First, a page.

PAVE aims to keep high school students safe while driving

Jenifer Weber, a senior at Fremd High School, joins her classmates every Thursday morning in the school parking lot, where they start their day giving candy to random student drivers who are wearing their seat belts.

“It works,” Weber says. “Students really love it.”

Weber is an active member of the school's PAVE Club, or Positive Actions for Vikings Everyday, who are driving participation, so to speak, in Operation Click. At stake is the possibility of winning a new car, donated by Marquardt of Barrington.

“We really believe in this,” she says, “that wearing seat belts and not texting or using a cell phone in the car can save lives.

“We're actively promoting it through all of our events,” Weber adds, “and word is getting out. Students are hearing about it from their friends and peers, and that's making a difference.”

Her classmate, senior Megan Gray of Palatine, says PAVE Club members have increased their emphasis this year on reminding students about the dangers of texting while driving.

At a recent football game, their club shirts had Oprah's no phone zone on the back, while a future event is planned during their “safe driving week” when they set up a driving simulator to let students see the effects of driving while texting.

“We hope it serves as reinforcement,” Gray says, “that maybe they'll think twice the next time.”

This is the third year that Fremd students are participating in Operation Click. Other local high schools participating include: Barrington, Conant, Elk Grove, Hoffman Estates and Lake Zurich high schools.

In all, 21 high schools in Cook, Lake and portions of Kane and McHenry counties are participating in the program this year.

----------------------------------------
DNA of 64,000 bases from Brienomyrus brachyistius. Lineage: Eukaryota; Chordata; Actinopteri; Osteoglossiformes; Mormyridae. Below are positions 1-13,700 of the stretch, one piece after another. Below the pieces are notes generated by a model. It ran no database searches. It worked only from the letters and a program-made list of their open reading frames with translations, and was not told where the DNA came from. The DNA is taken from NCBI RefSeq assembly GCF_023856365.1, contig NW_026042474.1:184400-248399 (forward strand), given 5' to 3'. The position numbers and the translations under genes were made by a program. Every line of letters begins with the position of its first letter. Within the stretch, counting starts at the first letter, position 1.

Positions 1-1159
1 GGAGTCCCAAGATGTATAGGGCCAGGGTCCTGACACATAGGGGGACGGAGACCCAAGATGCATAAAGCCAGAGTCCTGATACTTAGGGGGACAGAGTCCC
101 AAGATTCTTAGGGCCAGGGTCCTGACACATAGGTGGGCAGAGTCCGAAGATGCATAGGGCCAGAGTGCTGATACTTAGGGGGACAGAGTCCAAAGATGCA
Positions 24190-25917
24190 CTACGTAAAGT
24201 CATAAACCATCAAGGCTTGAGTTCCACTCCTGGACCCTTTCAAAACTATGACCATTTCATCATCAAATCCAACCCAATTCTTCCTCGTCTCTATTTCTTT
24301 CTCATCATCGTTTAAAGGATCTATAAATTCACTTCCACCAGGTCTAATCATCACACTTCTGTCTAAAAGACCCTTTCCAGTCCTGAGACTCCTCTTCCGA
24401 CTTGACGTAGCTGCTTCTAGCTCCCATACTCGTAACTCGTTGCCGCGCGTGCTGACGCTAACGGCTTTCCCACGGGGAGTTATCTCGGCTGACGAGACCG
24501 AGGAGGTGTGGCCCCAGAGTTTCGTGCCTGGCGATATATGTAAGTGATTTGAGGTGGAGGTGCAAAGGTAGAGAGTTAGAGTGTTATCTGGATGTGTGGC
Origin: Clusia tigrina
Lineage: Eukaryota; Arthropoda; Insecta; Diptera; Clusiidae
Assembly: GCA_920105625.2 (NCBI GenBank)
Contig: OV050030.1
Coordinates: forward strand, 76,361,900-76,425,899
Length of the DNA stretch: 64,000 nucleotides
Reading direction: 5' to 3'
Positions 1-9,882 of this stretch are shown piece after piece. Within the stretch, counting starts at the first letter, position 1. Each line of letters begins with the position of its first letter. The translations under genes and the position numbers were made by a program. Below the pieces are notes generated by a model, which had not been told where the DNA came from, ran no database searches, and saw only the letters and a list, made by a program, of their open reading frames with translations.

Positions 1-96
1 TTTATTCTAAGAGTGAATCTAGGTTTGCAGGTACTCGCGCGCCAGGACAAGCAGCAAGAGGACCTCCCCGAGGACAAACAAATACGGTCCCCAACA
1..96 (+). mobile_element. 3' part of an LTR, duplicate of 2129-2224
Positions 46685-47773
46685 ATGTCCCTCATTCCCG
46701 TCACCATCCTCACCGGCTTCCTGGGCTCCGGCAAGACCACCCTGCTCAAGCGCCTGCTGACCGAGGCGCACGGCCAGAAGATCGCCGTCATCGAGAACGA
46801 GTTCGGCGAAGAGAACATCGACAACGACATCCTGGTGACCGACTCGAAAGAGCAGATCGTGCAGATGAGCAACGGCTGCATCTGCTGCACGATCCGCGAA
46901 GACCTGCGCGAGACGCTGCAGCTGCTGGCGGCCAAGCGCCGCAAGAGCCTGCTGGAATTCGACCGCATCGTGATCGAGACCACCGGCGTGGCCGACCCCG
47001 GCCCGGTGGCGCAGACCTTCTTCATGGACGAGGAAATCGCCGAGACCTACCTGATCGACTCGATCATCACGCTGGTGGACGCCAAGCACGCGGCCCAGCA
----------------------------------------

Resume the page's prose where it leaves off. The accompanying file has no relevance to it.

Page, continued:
Started in 1998 by Crystal Lake Police officer Sean McGrath, Operation Click asks students to sign a contract at the beginning of school. In it, they pledge to wear their seat belts, not drink and drive, not ride in a car with a driver who has consumed alcohol, and to not be convicted of any traffic-related violation.

The more students adhere to their contracts, the better their chances of having a shot at winning a car. Schools with more than 95 percent compliance get to send two students to the prize drawing in April, while schools with 90 percent or better can send one.

Last year, one student from Cary-Grove, Marian Central Catholic in Woodstock, Johnsburg, Lake Zurich and Wauconda high schools each won new cars at the awards ceremony held at the Sears Centre in Hoffman Estates.

PAVE Club members have worked the last two home football games, offering prizes and incentives to students who would sign contracts. Their persistence has been paying off, Weber says. She estimates they have nearly 1,000 students on board.

“Last year, we came in at 92 percent (compliance) and could only send one person to the drawing,” Weber says. “This year, we're shooting for more than 95 percent.”

Traffic units with local police departments work with school officials to conduct random checks four times during the school year to count the number of cars where teens are wearing their seat belts.

Since the program's inception, seat belt usage by teen drivers in Crystal Lake, where officer McGrath started the program, has risen from 65 percent to 95 percent.

“The key is getting students involved and influencing their peers,” McGrath says. “The more peers are influencing their friends to have good driving habits, the more it works.”

Urged on by Fremd group PAVE, which stand for Positive Actions for Vikings Everyday, students sign pledges for Operation Click and safe driving.